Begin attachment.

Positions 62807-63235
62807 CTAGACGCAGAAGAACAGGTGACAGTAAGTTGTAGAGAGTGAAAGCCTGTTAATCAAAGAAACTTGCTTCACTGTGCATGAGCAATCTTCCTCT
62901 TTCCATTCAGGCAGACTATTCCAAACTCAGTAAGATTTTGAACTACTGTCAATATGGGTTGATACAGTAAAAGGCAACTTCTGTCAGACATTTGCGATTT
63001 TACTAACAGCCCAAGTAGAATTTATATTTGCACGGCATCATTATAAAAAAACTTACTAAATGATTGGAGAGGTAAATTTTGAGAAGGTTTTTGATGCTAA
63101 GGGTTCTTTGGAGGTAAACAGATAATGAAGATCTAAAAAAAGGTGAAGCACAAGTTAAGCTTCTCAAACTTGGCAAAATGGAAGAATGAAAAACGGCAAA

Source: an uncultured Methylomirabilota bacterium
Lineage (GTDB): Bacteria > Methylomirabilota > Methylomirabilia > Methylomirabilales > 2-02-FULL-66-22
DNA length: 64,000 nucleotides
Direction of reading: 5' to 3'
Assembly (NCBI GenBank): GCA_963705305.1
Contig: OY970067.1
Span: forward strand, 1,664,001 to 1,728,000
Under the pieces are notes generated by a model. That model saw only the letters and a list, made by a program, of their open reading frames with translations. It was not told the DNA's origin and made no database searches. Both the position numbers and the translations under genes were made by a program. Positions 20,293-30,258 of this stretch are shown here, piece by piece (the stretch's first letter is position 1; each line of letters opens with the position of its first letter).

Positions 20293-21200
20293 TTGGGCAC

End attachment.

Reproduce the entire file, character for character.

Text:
Positions 62807-63235
62807 CTAGACGCAGAAGAACAGGTGACAGTAAGTTGTAGAGAGTGAAAGCCTGTTAATCAAAGAAACTTGCTTCACTGTGCATGAGCAATCTTCCTCT
62901 TTCCATTCAGGCAGACTATTCCAAACTCAGTAAGATTTTGAACTACTGTCAATATGGGTTGATACAGTAAAAGGCAACTTCTGTCAGACATTTGCGATTT
63001 TACTAACAGCCCAAGTAGAATTTATATTTGCACGGCATCATTATAAAAAAACTTACTAAATGATTGGAGAGGTAAATTTTGAGAAGGTTTTTGATGCTAA
63101 GGGTTCTTTGGAGGTAAACAGATAATGAAGATCTAAAAAAAGGTGAAGCACAAGTTAAGCTTCTCAAACTTGGCAAAATGGAAGAATGAAAAACGGCAAA

Source: an uncultured Methylomirabilota bacterium
Lineage (GTDB): Bacteria > Methylomirabilota > Methylomirabilia > Methylomirabilales > 2-02-FULL-66-22
DNA length: 64,000 nucleotides
Direction of reading: 5' to 3'
Assembly (NCBI GenBank): GCA_963705305.1
Contig: OY970067.1
Span: forward strand, 1,664,001 to 1,728,000
Under the pieces are notes generated by a model. That model saw only the letters and a list, made by a program, of their open reading frames with translations. It was not told the DNA's origin and made no database searches. Both the position numbers and the translations under genes were made by a program. Positions 20,293-30,258 of this stretch are shown here, piece by piece (the stretch's first letter is position 1; each line of letters opens with the position of its first letter).

Positions 20293-21200
20293 TTGGGCAC